More than 8 in 10 (83%) young people think social media companies should do more to tackle cyberbullying on their platforms, according to a poll by charities YoungMinds and The Children’s Society.
The survey of over 1000 people aged 11-25, reveals the extent to which cyberbullying – from receiving threatening messages to having their account hacked – is affecting teenagers and young people.
Some 46% said they had experienced threatening, intimidating or nasty messages via social media, email or text and 14% of respondents said they had experienced online bullying in the last month.
Further findings include:
· 1 in 5 (20%) young people had experienced personal, private or embarrassing information being shared publicly
· 47% of young people have experienced exclusion from conversations, groups, games and activities online
· 49% of young people have experienced persistent messaging after asking someone to stop
· 40% of young people said that social media had a negative impact on how they feel about themselves
· Over half of young people (59%) had their first accounts at age 12 or under, despite social media platforms having a minimum age of 13.
However, young people still felt positively about social media with 60% saying it had a positive effect on their relationship with their friends.
The majority of respondents (82%) also thought social media companies should do more to promote good mental health.
YoungMinds and The Children’s Society carried out the survey ahead of a joint inquiry into the impact of cyberbullying on young people’s mental health, being led by Conservative MP Alex Chalk.
The inquiry in parliament kicks off next week and continues throughout August. A panel will hear from young people, experts, and social media companies on what more can be done to tackle cyberbullying and promote good mental health. The charities will be publishing the results of the inquiry in a report early next year.
Alex Chalk MP, said: “These are troubling findings. Social media is a good thing, but there is increasing evidence that prolonged exposure at such a young age carries risks.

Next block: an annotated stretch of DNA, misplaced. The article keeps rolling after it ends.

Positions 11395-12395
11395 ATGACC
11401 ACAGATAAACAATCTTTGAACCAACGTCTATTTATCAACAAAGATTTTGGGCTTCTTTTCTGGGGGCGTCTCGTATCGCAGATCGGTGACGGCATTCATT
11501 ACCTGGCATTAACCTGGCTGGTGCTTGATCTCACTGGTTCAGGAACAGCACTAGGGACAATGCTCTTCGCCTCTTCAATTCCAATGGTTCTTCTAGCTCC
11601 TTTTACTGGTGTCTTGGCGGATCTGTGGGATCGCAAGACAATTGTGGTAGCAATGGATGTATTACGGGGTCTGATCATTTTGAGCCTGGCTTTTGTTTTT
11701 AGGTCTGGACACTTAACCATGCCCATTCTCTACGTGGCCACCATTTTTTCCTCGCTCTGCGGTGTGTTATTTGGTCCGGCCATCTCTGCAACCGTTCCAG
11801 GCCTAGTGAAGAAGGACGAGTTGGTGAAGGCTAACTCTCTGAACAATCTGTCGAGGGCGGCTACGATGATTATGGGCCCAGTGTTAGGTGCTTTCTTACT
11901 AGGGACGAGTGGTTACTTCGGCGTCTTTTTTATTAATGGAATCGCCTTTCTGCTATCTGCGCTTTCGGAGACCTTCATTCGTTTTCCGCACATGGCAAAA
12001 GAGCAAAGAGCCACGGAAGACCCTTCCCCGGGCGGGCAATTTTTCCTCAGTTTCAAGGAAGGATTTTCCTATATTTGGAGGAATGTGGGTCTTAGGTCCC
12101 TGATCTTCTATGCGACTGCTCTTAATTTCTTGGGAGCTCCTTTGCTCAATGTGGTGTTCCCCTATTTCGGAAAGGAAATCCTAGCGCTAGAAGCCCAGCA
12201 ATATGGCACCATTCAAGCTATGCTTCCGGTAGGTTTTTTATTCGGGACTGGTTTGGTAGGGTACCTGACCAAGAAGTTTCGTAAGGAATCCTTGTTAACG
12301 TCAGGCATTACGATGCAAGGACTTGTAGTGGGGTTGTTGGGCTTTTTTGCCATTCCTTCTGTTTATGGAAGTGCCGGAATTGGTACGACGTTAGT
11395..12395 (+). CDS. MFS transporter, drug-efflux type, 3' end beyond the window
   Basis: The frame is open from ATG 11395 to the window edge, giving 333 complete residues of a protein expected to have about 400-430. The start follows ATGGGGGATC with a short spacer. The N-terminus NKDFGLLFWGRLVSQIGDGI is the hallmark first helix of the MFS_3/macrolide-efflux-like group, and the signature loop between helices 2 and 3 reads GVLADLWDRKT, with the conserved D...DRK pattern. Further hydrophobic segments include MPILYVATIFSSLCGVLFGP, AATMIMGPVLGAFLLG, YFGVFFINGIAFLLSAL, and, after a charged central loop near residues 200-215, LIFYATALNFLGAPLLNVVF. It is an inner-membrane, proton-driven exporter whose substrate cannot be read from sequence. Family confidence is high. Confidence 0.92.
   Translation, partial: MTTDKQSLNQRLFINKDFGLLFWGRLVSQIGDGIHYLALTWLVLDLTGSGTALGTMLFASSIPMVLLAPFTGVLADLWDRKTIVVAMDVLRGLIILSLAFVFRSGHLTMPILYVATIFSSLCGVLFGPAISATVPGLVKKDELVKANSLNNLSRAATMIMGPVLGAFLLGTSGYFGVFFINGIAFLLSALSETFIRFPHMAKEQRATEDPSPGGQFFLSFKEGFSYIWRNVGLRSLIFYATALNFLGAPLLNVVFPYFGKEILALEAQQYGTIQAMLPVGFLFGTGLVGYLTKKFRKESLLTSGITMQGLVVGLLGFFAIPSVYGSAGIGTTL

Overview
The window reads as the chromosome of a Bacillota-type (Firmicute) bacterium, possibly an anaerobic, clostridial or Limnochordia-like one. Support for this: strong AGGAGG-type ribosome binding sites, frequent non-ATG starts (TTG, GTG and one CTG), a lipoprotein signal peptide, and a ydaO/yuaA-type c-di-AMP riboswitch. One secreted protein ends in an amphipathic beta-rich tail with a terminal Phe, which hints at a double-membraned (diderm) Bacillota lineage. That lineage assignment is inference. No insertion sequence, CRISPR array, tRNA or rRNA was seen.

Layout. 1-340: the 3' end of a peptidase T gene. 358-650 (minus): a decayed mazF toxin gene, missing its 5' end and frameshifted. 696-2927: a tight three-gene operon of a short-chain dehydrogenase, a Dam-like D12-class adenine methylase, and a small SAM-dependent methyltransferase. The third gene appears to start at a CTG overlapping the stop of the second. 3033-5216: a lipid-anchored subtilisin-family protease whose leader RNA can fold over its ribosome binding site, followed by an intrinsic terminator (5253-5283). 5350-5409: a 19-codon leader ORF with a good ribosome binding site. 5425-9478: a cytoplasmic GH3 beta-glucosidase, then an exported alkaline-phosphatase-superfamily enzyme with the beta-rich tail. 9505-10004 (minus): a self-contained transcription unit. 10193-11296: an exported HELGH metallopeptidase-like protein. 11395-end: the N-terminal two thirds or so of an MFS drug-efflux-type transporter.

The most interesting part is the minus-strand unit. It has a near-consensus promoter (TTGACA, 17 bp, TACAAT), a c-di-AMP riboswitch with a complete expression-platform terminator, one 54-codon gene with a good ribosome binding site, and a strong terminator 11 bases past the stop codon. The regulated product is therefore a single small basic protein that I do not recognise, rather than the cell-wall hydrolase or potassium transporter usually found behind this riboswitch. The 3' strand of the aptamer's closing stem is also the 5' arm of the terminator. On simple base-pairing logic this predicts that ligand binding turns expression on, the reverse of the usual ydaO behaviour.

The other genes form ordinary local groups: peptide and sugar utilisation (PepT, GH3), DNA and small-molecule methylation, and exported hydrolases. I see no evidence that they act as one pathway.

“As a society we are in the foothills of our understanding of the impact of social media on young people's mental health. This robust, evidence-based, inquiry will improve our knowledge, and help young people more safely navigate what can feel like a minefield.”
Sarah Brennan, Chief Executive of YoungMinds, said:
“From making plans with friends to scrolling through feeds, social media is a huge part of everyday life for young people. But it does come with constant pressure to create a personal brand from a young age, live their lives in the public eye and be constantly available.
“Young people must feel safe online, and more needs to be done to prevent and respond to cyberbullying when it happens. But we’re also excited to see how this inquiry can work with social media companies to find innovative ways to promote mental health among young people, empowering them to understand how to respond to what they see online and cope with the pressures that social media brings.”
Matthew Reed, Chief Executive of The Children’s Society, said:
“The summer holiday will have been a welcome break from bullying in the playground for many children. But the reality is that social media has meant bullying for some has become inescapable. Today’s findings reveal the negative impact on children and young people’s well-being. The fact that young people themselves are saying social media giants must do more should be seen as a wakeup call.
“The parliamentary inquiry will give us the opportunity to hear more from experts, young people and social media companies about how young people can be better protected from these negative experiences. Social media can bring many benefits and it’s so important that young people can enjoy using it without it damaging their self-esteem or mental health.”
The survey was hosted on SurveyGizmo and completed by 1,089 young people aged 11-25, including over 500 people under 18 years old. To see the results of the survey, please visit www.youngminds.org.uk/cyberbullying